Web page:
Deadly Rat Invasion, Channel 5:
Once every 48 years in the remote Indian state of Mizoram, a strange phenomenon takes over the land, threatening famine and death. Hundreds of thousands of acres of bamboo begin to flower and fruit, sparking a huge plague of rats.
Drawn by the nutrient-rich pear-sized fruit that the bamboo produces, millions of hungry rats feast, their numbers growing exponentially as they descend into a reproductive frenzy. When the fruit runs out, this ‘rat flood’ moves from the forests to the farmland. There they devour crops, bringing hardship and even famine upon local farmers.
The locals call this biological anomaly the Mautam, and the famines it brought in 1862 and 1911 were recorded by the occupying British Raj. When Mautam last occurred in 1959, famine killed thousands and plunged the state into a 20-year guerrilla insurgency.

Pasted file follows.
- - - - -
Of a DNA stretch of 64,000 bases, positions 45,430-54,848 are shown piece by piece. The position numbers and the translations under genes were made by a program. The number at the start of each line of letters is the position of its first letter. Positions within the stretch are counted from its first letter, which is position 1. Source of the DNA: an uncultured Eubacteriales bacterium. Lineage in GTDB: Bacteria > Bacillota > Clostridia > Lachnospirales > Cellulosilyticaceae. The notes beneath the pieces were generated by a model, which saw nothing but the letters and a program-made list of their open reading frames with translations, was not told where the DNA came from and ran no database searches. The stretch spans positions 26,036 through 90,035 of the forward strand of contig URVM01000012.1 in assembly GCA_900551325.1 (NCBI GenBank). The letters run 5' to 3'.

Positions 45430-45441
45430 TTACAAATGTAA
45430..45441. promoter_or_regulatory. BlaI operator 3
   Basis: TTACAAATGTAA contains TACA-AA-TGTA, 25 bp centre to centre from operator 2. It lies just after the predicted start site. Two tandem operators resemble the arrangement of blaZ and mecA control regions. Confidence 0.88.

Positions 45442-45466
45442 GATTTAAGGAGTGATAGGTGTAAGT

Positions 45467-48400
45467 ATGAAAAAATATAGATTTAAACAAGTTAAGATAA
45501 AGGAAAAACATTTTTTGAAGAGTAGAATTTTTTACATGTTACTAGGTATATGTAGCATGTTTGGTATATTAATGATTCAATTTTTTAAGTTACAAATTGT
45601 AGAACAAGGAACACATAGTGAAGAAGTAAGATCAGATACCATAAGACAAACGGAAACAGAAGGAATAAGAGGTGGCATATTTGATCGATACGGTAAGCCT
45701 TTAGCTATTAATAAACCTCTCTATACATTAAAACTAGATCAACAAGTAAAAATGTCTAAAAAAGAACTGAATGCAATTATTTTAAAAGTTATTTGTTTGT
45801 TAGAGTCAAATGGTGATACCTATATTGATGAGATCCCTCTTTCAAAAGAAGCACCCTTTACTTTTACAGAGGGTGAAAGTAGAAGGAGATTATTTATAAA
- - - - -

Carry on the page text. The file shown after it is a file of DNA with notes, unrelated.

Now the Mautam is back, threatening disaster for local farmers but also offering a research goldmine for Dr Ken Aplin, a renowned rodent biologist. Though the Mautam directly affects the lives of over a million people in northeast India, the science of this abnormal event remains shrouded in mystery.